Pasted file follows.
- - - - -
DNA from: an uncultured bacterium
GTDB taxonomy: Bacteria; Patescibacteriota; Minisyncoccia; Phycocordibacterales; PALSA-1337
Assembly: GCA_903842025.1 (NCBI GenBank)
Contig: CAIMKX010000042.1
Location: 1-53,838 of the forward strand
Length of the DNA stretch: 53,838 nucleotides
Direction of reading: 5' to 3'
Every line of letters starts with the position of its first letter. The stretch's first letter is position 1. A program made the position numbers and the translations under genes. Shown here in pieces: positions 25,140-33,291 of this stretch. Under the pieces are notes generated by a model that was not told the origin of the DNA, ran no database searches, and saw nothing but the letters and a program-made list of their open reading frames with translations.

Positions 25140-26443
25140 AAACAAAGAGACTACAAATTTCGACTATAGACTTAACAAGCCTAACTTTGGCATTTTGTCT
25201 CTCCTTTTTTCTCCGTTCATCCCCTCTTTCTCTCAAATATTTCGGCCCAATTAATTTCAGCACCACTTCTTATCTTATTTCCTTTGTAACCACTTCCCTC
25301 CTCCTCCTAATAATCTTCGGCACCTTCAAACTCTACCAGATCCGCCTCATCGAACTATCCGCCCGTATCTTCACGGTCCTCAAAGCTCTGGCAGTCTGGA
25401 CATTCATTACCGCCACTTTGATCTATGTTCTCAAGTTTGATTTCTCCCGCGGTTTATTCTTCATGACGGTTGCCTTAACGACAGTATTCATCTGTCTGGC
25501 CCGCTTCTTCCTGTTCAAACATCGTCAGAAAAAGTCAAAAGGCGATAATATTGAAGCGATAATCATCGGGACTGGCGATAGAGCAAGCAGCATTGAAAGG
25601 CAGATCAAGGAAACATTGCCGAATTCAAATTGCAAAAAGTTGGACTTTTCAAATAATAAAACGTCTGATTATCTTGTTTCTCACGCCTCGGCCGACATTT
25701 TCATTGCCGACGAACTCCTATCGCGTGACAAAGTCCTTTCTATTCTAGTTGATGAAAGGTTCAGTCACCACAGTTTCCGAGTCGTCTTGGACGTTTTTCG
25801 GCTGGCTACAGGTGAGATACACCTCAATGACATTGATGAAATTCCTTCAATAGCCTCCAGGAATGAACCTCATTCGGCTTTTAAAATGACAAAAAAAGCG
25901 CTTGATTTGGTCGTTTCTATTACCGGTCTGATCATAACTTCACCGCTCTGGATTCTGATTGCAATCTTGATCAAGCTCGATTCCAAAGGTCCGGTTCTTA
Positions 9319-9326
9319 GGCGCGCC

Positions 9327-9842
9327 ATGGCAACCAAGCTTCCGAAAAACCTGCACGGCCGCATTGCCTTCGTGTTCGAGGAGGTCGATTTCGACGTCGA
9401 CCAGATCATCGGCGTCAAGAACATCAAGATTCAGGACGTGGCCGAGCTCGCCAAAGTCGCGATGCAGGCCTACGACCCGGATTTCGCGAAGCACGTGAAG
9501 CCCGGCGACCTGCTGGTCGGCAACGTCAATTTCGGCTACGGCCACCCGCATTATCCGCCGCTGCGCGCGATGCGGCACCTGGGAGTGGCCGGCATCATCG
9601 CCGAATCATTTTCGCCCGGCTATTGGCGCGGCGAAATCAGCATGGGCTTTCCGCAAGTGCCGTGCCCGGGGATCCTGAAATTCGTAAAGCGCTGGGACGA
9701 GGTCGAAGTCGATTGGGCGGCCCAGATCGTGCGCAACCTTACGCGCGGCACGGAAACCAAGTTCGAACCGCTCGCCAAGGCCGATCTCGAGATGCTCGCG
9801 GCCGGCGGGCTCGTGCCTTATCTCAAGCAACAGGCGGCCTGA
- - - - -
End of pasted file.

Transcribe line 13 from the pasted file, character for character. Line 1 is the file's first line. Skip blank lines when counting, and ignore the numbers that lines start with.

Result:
25401 CATTCATTACCGCCACTTTGATCTATGTTCTCAAGTTTGATTTCTCCCGCGGTTTATTCTTCATGACGGTTGCCTTAACGACAGTATTCATCTGTCTGGC